Going back to college at 40 or over can feel intimidating for a lot of reasons. For one, there’s the cost. When you have other financial responsibilities like a mortgage and family expenses, finding thousands of dollars for tuition can be challenging. Then of course there’s the aspect of readjusting to being a student after many years out of school…not to mention the apprehension that can come along with learning new technologies, or the thought of enrolling in classes with people half your age.
Yes, it’s overwhelming, but it doesn’t mean you can’t or shouldn’t do it.
Making the decision whether or not to go back to school is a highly personal one, and it should take you some time think through it. Figuring it out can be easier, however, if you first consider a few of the following things:
Create your goals
Why do you want to go back to school? This is the central question in the decision-making process. For example, going back to school to change your career is a good reason to return. However, you should make sure that you choose a degree program that will help get you to where you want to be professionally. Research which majors are related to your desired industry, and then use the U.S. Bureau of Labor Statistics to find out the job outlook for that career. No matter if you want to change careers, advance your current career, or simply to broaden your knowledge, use your goal to help you make the right degree program choices.
Figure out your pain points
Once you know why you want to go back to school, figure out the things that are holding you back. Determining your pain points will help set you on the path to find solutions for them. The U.S. Department of Education has an adult student checklist for adult students who are returning to college or going for the first time. Many resources are included that may address some of your pain points for returning to school.
If you worry that all of the other students will be teenagers or in their early twenties, research shows otherwise. According to the National Center for Education Statistics (NCES), the number of students 25 years old and over has increased by a higher percentage than the increase in younger students. Projections show that this pattern should continue.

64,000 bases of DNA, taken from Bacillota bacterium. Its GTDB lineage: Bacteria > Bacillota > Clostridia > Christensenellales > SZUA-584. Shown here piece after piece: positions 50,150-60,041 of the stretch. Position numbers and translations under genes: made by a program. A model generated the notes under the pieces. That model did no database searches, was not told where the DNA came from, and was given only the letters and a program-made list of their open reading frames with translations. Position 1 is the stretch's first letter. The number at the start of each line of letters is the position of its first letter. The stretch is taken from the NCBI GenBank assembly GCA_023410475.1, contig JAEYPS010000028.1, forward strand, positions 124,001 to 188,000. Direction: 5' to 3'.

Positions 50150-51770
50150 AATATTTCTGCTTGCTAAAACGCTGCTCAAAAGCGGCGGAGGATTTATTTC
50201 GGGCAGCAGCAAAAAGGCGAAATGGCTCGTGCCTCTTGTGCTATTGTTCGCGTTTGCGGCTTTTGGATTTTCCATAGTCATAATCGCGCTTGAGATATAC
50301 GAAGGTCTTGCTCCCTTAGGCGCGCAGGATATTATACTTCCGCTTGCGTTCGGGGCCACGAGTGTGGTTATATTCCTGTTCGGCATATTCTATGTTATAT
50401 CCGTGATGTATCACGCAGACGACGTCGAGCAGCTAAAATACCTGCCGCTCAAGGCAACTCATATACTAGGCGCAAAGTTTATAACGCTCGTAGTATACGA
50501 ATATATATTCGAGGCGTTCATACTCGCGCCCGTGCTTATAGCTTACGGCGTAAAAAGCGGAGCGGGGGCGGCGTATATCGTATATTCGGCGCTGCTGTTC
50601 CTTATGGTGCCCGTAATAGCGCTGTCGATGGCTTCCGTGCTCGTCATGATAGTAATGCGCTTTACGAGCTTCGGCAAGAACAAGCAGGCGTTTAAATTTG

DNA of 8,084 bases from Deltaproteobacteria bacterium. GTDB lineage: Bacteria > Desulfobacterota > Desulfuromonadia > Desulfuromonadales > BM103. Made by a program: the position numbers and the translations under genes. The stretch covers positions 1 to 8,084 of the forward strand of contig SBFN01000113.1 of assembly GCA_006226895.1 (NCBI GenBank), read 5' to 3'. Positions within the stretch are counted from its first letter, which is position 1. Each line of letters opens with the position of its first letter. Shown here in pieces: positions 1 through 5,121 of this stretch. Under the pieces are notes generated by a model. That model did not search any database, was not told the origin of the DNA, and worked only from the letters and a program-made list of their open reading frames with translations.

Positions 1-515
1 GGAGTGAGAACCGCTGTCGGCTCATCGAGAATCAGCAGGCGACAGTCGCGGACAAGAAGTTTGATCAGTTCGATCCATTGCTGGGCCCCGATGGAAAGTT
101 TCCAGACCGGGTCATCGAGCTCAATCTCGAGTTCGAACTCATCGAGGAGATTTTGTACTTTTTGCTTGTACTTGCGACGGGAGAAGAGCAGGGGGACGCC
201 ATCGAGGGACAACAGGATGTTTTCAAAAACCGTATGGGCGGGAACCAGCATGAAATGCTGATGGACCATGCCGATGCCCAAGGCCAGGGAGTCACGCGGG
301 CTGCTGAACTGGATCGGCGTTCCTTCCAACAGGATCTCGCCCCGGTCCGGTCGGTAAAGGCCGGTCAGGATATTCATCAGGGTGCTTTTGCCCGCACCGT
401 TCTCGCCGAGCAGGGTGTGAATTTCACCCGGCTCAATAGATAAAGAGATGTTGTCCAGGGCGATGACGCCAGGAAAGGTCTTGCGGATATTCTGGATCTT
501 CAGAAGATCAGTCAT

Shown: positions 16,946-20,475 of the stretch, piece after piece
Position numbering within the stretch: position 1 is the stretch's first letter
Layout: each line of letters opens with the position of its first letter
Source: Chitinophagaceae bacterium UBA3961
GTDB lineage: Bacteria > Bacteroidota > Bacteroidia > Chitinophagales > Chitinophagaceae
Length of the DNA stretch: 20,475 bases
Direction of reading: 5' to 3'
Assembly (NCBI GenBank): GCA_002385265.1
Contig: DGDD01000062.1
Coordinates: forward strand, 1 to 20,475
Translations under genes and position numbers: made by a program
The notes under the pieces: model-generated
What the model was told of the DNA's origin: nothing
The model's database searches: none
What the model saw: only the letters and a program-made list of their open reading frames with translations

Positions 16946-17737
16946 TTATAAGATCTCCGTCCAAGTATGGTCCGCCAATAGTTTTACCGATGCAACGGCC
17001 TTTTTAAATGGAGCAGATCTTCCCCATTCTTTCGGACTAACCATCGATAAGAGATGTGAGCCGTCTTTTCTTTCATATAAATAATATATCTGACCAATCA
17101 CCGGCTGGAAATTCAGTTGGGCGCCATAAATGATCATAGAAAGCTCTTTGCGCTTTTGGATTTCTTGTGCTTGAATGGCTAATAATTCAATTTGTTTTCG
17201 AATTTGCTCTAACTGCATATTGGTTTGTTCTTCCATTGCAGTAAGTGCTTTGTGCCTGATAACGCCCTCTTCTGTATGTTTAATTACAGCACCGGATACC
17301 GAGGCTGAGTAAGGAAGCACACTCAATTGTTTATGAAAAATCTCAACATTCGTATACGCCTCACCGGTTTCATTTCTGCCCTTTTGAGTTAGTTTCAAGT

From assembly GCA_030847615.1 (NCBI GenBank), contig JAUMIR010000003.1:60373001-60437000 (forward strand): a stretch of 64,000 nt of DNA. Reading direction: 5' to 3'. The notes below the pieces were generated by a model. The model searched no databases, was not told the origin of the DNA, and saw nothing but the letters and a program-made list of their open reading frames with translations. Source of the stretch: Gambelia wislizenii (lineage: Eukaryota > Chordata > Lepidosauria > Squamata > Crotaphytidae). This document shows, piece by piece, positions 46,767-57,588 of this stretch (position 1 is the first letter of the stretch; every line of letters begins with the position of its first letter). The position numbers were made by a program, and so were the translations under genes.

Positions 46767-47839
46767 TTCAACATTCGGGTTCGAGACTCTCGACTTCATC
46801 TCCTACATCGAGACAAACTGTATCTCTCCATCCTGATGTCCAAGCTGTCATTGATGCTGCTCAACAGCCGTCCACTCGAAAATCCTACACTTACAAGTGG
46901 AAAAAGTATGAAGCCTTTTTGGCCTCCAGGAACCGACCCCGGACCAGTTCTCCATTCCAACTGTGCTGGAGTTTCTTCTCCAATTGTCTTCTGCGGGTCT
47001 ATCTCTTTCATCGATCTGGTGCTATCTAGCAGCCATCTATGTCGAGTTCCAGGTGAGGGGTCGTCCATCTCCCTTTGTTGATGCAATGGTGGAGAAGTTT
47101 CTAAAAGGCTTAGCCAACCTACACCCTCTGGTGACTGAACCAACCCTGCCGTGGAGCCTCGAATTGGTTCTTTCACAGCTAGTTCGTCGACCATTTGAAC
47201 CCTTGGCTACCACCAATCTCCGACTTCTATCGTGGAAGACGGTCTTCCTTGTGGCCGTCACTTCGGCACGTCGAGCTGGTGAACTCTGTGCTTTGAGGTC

If paying for college is your main worry, figure out if you can make it work. Ask your employer if they offer tuition reimbursement or apply for federal aid. There are also scholarship opportunities for nontraditional students. If you can’t cover all of your education costs with financial aid and scholarships, look into how much you’d need to borrow, and which loans make the most sense for your situation.
Make a plan
Using your goals and pain points, make a plan to determine if going back to school is the right option for you. Include all of the costs and other practicalities that would impact your choice.
Here are some points to consider:
- Day-to-day logistics of your personal life. If you have children, factor in their schedules. Include your personal schedule too, like working out, cooking meals, household chores and similar details.
- Scheduling options. Keep in mind that you don’t have to attend school full-time. You can enroll part-time or take online classes.
- Take advantage of helpful resources. Universities have resources available to help you with your decision-making process. While making your plan, consult with people who can help answer your questions.
- Learn what the classes will be like. If you plan on taking online courses, research what the virtual classroom environment will be like and what equipment you’ll need to participate. If you plan on attending on campus, try observing a class or visiting campus for a tour.
Don’t let age hold you back from attending college. After creating goals, figuring out your pain points and making a plan, you might just discover that going back to school over the age of 40 the best decision you ever made!
For more guidance on making the decision to return to school, check out this free online worksheet.